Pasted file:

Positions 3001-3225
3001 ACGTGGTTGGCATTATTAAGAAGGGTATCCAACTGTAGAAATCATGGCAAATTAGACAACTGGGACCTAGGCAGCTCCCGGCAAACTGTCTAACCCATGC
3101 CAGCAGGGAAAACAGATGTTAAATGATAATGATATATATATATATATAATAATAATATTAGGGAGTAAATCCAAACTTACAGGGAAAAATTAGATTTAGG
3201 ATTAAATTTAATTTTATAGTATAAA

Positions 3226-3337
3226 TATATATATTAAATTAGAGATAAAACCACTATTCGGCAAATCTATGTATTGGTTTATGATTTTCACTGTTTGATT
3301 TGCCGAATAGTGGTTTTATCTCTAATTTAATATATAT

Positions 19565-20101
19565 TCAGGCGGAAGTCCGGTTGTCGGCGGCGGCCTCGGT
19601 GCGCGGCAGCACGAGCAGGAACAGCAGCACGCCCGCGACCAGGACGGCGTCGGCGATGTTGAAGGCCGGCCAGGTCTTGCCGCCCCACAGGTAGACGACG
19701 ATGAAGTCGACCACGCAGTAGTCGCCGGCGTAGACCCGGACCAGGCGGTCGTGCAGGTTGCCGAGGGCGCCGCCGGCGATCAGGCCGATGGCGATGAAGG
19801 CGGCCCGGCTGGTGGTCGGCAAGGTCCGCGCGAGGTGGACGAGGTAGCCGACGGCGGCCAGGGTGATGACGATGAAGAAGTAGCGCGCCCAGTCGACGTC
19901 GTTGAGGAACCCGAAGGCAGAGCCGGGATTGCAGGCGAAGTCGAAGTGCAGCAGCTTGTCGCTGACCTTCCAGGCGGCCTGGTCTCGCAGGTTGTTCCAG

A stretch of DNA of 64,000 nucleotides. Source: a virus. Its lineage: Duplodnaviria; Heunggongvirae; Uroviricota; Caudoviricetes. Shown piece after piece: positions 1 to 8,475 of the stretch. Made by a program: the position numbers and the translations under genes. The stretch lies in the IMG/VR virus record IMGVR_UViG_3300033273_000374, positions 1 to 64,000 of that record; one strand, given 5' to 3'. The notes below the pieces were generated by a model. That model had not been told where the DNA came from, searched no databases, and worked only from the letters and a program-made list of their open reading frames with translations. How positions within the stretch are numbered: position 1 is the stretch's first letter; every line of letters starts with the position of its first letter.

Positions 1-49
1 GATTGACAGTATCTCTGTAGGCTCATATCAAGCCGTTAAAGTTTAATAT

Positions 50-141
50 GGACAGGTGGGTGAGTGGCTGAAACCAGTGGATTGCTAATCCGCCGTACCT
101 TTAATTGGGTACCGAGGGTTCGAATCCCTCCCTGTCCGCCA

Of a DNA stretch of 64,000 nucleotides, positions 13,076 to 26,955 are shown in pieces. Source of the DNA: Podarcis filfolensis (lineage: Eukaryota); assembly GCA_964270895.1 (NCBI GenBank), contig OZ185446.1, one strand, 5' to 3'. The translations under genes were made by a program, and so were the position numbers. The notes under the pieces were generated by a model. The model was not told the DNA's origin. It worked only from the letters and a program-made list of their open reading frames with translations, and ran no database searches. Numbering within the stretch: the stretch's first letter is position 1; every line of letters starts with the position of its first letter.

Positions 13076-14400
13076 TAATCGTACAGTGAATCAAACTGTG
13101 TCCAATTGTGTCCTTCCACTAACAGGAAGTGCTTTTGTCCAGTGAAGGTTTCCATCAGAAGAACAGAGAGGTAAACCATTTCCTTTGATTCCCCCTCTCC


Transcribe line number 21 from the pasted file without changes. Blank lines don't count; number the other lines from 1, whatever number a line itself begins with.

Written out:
Positions 13076-14400